21. Cheung, N. W. T., & Cheung, Y. W. (2010). Strain, self-control, and gender differences in delinquency among Chinese adolescents: Extending general strain theory. Sociological Perspectives, 53(3), 321–345.CrossRefGoogle Scholar
  22. Cheung, C. K., Ngai, N. P., & Ngai, S. S. Y. (2007). Family strain and adolescent delinquency in two Chinese cities, Guangzhou and Hong Kong. Journal of Children and Family Studies, 16, 626–641.CrossRefGoogle Scholar
  23. China Daily. (2007). Youth crime in China explodes as social values decline: Report. Beijing.Google Scholar
  24. Cieslik, M., & Pollock, G. (2002). Young people in risk society: The restructuring of youth identities and transitions in late modernity. Burlington: Ashgate.Google Scholar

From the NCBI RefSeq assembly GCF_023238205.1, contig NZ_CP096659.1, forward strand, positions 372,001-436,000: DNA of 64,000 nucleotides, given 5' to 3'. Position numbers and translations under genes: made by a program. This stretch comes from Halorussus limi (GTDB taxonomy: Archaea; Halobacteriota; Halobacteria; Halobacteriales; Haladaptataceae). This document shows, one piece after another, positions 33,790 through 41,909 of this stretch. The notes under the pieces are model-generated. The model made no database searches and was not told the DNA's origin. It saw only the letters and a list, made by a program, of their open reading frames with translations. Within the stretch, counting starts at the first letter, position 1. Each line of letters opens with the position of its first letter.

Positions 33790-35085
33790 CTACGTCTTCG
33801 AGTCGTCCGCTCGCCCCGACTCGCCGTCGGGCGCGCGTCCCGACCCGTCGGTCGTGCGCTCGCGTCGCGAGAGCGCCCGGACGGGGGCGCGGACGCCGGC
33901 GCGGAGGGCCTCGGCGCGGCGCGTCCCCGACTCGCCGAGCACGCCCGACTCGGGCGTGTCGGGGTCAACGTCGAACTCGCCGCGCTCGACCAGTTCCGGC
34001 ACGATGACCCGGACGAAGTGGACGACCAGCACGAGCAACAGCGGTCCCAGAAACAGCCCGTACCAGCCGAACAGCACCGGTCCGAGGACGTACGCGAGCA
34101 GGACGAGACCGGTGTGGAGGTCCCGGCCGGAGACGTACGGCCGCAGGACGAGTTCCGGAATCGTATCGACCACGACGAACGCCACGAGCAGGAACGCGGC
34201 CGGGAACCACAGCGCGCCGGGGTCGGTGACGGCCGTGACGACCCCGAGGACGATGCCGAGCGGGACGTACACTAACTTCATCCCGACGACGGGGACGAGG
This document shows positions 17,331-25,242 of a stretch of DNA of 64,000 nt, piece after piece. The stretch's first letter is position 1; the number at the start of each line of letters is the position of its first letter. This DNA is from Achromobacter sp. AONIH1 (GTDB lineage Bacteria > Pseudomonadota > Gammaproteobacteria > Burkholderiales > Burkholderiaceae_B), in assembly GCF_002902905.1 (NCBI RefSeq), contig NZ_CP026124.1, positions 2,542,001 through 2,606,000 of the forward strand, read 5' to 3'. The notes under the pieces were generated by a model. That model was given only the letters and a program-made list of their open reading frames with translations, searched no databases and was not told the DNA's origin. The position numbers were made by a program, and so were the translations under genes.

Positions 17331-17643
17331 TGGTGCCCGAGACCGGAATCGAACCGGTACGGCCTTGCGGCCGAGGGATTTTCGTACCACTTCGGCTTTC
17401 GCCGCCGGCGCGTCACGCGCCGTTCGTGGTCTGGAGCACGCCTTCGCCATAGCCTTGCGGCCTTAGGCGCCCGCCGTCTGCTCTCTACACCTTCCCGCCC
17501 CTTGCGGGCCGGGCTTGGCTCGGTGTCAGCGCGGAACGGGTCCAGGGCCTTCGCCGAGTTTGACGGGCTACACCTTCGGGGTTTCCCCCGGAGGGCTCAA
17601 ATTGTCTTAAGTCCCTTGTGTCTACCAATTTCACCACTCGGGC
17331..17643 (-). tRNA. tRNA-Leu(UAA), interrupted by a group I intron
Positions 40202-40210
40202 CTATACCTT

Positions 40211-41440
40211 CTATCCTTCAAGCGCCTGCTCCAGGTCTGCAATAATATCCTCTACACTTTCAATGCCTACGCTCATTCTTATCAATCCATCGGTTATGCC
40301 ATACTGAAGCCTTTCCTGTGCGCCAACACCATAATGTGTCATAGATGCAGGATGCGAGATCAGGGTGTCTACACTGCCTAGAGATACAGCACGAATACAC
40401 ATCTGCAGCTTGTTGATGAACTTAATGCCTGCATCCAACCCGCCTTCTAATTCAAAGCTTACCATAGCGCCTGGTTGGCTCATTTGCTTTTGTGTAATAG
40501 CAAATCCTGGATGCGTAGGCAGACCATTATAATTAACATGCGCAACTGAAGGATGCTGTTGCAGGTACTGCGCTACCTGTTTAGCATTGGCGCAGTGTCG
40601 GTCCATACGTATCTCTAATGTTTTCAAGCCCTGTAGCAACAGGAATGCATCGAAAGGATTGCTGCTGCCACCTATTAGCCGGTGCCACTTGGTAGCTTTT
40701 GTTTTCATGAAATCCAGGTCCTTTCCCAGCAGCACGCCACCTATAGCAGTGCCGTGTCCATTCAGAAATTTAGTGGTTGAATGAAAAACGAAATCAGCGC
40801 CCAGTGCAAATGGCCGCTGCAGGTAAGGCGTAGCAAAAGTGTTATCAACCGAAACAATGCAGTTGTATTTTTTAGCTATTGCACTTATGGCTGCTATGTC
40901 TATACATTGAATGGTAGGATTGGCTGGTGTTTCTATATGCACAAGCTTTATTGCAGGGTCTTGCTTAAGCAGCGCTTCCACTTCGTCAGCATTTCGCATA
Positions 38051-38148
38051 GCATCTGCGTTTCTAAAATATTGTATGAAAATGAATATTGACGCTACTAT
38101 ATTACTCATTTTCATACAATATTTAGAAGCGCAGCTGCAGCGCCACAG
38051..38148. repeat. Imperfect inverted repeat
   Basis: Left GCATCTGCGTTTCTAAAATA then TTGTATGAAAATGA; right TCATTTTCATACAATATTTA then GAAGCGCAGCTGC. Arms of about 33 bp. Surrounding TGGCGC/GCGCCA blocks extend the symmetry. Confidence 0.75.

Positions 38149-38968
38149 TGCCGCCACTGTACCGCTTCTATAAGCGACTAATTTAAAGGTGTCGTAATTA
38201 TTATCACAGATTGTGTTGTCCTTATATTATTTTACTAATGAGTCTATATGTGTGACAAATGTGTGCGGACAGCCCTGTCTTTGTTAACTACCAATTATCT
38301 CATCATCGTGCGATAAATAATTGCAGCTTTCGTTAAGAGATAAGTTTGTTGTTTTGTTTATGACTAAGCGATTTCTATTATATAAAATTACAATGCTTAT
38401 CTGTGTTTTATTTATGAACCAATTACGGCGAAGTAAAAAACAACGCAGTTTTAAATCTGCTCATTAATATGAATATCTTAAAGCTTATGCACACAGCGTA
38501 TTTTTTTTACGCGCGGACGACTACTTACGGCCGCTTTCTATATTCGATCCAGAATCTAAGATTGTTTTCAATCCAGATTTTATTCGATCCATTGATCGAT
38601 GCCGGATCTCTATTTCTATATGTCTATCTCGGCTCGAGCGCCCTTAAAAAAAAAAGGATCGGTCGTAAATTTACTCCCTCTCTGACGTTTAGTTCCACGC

25. Cloward, R., & Ohlin, L. (1960). Delinquency and opportunity. Glencoe: Free Press.Google Scholar
  26. Cohen, A. (1955). Delinquent boys. New York: Free Press.Google Scholar
  27. Curran, D. J. (1998). Economic reform, the floating population, and crime. Journal of Contemporary Criminal Justice, 14, 262–280.CrossRefGoogle Scholar
  28. Curran, D. J., & Cook, S. (1993). Growing fears, rising crime: Juveniles and China’s justice system. Crime and Delinquency, 39(3), 296–315.CrossRefGoogle Scholar
  29. Deng, S., & Roosa, M. W. (2007). Family influences on adolescent delinquent behavior: Applying the social development model to a Chinese sample. American Journal of community Psychology, 40, 333–344.CrossRefGoogle Scholar
  30. Deng, X., & Cordilia, A. (1999). To get rich is glorious: Rising expectations, declining control, and escalating Crime in contemporary China. International Journal of Offender Therapy and Comparative Criminology, 43(2), 211–229.CrossRefGoogle Scholar